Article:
As well as this 1934 Imperial Bank of Canada $5 bill worth $180:
When you discover an old collection of money whether it be yours or handed down from a relative, the common question that people ask themselves is “how much is this worth?” Sure, an old 2 dollar Canadian bill looks cool – but how much money can you actually get for that old paper money?
There are a few factors that go into determining if your old money is really worth anything.
Rarity: How many of these banknotes are still in circulation? Do your research – if 1000 other people have the same old dollar bill than you, chances that it’s not worth as much as if you have a bill that’s only had a handful of printings.
Quality: A rare Canadian 1 dollar bill may be worth big bucks, but if it rips into two, its value is cut in half too. If you suspect that your old paper money is worth something, it’s important to protect it – keep it in a binder, in a plastic sleeve etc so that you can preserve it and protect it from any damage.
The quality of bills is usually rated on a spectrum: Good, Very Good, Fine, Very Fine, Extremely Fine, About Uncirculated and Uncirculated. The higher the quality, the more it’s worth!
Going Rate: A good way to assess how much your paper money is worth is to see what others are selling it for either in-store or online. If most online sellers are pricing it at the same price point, that’s a good indication of its current value.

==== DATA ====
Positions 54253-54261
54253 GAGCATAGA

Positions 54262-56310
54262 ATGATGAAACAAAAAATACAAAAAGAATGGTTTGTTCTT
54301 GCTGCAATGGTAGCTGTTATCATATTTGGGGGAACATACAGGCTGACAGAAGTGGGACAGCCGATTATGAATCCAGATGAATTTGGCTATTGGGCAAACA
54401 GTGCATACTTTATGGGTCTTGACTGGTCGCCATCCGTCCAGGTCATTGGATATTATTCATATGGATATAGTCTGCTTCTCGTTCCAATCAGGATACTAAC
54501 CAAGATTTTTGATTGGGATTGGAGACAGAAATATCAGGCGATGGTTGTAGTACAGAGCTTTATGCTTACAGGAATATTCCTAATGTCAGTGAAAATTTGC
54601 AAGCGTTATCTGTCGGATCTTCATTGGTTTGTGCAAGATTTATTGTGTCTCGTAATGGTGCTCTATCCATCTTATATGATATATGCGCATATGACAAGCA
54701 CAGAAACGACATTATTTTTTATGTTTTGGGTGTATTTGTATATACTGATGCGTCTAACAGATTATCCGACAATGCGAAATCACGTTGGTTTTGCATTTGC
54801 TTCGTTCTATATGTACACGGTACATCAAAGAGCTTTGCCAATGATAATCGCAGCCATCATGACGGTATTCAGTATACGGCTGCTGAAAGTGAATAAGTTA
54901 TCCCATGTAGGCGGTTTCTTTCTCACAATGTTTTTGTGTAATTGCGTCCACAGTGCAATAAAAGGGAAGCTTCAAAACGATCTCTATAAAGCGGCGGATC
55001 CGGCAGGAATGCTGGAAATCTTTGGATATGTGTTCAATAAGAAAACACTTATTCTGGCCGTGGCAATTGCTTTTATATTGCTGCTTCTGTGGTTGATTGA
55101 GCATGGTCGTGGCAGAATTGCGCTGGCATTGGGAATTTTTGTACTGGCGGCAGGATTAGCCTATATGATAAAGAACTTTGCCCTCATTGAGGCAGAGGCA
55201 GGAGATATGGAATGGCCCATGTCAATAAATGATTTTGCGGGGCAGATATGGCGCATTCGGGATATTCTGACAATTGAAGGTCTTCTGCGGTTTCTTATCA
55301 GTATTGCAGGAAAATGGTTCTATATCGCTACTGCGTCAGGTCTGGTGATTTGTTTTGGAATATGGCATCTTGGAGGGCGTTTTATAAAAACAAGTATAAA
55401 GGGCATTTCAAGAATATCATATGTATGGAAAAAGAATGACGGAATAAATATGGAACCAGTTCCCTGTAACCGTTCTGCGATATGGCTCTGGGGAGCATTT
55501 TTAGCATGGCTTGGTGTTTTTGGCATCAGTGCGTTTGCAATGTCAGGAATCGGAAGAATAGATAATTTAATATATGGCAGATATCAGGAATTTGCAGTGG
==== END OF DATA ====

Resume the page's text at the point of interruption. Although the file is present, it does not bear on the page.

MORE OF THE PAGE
The next time you find yourself wondering are old bills worth anything just remember these examples of Canadian banknotes that were (and weren’t) found to be valuable. If you can’t find what you’re looking for here, or if you have any questions, then drop by our store and bring in your old Canadian money for a free evaluation. Our experts will make sure you’re getting the most value for your old bills.
Interested in selling gold in Toronto? We also evaluate and buy your gold coins, bullion, and jewellery, all at unrivalled prices. All evaluations are done right in front of you with testing methods that measure precious metal content as well as purity. Prices are determined on what we find as well as the current market value which we display openly on our website.
The next time you’re clearing out your drawers and closets of old bills and coins, be sure to bring your collection to Muzeum so that we can take a look and see whether you actually have a rare find on your hands.
Wondering what your paper money, coins or gold are worth? Send an e-mail with pictures to firstname.lastname@example.org or give us a call at 1-800-746-0902.